The Facebook connection
React initially gained attention because of who launched it – Facebook. As one of the global tech giants, anything that Facebook is happy to use and put its name behind is likely to draw some attention – after all, if it’s good enough for Facebook, it will be good enough for most developers.
It’s not just that Facebook has the power and resources to develop great tools, either: highly visible platforms like Facebook need to stay at the cutting edge of development, and its ubiquity creates great familiarity with users – so it makes sense for other developers to follow the look and feel they’ve made so popular.
More than a good brand name, React provides a powerful and convenient tool-set for developers and is designed to solve specific issues. One of the main reasons for that is its component-based structure.
In simple terms, it allows different elements to be developed and improved separately from each other, and then added as necessary, without extra development going into each iteration of their use. This not only saves time, but also gives a consistent look and feel across applications, projects, and clients.
It also gives you a library of your own tools to tweak and re-use in the future, cutting down on future development time significantly.
For example, refer this code pen.
See the Pen
Thinking In React: Step 2 by Dan Abramov (@gaearon)
What’s under the hood?
Under the hood, one of the things that makes React so popular is its Virtual DOM (Document Object Model). A Document Object Model is the way that an application treats nodes or elements of an application as a tree structure.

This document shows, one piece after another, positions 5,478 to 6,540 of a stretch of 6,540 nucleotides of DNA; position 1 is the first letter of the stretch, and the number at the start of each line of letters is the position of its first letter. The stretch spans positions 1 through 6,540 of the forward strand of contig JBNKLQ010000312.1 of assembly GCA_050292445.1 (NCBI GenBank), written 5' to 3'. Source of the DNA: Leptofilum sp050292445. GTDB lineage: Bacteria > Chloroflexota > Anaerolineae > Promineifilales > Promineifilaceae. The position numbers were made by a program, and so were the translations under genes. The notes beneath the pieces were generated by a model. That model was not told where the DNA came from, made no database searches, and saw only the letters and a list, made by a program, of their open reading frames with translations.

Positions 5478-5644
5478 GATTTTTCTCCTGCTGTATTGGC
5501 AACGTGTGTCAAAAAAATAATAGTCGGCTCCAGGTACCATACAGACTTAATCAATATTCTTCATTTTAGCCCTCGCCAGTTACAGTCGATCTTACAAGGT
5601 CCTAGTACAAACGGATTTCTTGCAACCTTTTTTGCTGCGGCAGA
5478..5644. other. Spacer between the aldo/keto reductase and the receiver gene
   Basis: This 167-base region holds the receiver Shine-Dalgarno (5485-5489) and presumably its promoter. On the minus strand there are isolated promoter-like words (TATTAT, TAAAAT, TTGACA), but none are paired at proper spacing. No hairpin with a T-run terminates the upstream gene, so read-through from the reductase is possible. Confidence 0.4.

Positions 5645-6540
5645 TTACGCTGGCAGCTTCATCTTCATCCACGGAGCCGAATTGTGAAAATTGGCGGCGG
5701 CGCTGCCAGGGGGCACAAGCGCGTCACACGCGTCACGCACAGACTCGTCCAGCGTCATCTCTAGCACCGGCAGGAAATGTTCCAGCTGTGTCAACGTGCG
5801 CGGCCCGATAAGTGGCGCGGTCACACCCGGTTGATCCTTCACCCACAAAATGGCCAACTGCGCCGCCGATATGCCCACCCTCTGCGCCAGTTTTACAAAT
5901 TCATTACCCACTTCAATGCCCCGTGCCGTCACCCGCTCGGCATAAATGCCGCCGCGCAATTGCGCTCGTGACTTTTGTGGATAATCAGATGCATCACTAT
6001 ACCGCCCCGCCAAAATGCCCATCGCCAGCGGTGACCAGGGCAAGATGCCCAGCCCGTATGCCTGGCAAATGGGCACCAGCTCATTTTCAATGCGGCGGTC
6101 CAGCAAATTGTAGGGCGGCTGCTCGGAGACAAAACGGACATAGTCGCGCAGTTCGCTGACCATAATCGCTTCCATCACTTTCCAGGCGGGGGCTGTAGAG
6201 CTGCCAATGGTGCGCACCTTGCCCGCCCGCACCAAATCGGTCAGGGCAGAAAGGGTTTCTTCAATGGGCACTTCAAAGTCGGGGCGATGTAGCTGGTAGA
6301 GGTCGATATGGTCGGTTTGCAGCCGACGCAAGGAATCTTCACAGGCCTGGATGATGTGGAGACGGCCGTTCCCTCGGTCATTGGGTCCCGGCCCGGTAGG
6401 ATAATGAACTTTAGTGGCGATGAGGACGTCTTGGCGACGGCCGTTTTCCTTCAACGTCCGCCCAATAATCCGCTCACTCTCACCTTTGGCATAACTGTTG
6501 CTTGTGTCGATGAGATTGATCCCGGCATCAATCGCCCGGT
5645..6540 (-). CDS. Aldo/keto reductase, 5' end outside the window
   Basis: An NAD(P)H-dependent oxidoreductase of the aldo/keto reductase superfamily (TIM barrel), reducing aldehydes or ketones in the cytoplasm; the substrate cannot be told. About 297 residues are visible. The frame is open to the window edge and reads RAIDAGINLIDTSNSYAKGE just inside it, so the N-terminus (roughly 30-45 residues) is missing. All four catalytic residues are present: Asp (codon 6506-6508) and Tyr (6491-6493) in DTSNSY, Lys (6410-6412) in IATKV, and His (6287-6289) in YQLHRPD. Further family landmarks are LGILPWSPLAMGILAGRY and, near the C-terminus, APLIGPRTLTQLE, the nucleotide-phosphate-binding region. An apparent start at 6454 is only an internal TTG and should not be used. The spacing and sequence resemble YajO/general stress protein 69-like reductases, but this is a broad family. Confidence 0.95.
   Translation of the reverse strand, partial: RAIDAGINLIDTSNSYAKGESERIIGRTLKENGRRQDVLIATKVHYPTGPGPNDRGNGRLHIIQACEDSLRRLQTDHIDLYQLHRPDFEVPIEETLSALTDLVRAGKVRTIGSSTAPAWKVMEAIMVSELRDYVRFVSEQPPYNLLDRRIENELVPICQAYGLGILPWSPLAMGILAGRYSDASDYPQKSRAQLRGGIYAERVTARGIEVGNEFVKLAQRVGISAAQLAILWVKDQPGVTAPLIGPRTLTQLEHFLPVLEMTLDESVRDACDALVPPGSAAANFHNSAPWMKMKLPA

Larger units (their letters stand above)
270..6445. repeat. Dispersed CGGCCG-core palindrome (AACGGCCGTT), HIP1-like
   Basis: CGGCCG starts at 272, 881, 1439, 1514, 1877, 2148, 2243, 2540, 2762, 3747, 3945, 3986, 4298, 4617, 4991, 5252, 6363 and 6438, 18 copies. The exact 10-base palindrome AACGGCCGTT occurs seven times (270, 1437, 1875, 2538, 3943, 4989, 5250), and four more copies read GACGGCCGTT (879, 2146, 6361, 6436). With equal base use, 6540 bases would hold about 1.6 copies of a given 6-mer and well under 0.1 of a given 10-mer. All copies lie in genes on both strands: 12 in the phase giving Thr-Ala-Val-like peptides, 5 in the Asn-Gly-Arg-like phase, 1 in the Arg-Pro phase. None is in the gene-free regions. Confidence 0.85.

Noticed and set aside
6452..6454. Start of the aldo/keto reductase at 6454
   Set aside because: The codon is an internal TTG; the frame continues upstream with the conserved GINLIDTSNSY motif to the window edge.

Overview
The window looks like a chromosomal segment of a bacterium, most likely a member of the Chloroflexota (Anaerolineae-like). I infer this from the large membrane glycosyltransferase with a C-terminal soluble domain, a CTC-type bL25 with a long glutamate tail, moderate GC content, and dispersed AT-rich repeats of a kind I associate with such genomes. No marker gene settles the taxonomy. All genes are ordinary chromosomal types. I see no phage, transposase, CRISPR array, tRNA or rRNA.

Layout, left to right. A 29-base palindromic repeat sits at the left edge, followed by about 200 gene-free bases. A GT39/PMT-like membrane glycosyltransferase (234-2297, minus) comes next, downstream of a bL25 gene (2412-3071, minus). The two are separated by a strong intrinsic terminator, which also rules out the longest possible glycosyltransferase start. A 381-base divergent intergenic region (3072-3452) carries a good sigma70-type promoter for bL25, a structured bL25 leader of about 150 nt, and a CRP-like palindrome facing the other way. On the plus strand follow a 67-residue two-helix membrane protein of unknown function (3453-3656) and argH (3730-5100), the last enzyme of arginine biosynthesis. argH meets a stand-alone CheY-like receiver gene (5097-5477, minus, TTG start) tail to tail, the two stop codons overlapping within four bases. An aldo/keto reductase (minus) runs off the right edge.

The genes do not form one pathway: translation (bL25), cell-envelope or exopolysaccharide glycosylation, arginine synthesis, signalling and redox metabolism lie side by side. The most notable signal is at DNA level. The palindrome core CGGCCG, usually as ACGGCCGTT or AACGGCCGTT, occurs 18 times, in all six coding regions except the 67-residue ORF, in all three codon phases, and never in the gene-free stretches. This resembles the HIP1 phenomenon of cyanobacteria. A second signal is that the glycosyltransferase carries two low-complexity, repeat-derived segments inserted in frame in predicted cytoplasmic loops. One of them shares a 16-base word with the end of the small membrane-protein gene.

Traditionally this has been a performance bottleneck, dependent on the speed of communication between browser and server. A Virtual DOM is an attempt to solve this by creating a DOM which can run locally and be updated when conditions are convenient – bypassing a significant amount of the usual bandwidth cost of these processes. The result is a much better performance in terms of speed and bandwidth.
React also has a much closer relationship with HTML than many previous JS libraries. This is beneficial in multiple ways.
Firstly, in terms of development, it brings HTML elements directly into the development process – less need for bouncing back and forth between systems.
Secondly, because React builds a readable site, the implications for search and SEO are quite profound; traditional JS applications require an extra layer for SEO optimisation and accessibility, but React produces applications where SEO can be directly integrated and optimised from the ground up.
Framework for the future
Finally, React has proven to be a relatively easy learning curve for many developers. Because it is based around JS and HTML, knowledge of those two languages are all one really needs to get started. Added to that the continuing support and resources for React of Facebook, who have a vested interest in its continuing success, and React looks to be a framework not just for now, but for the foreseeable future as well.
ReactJS Conf 2018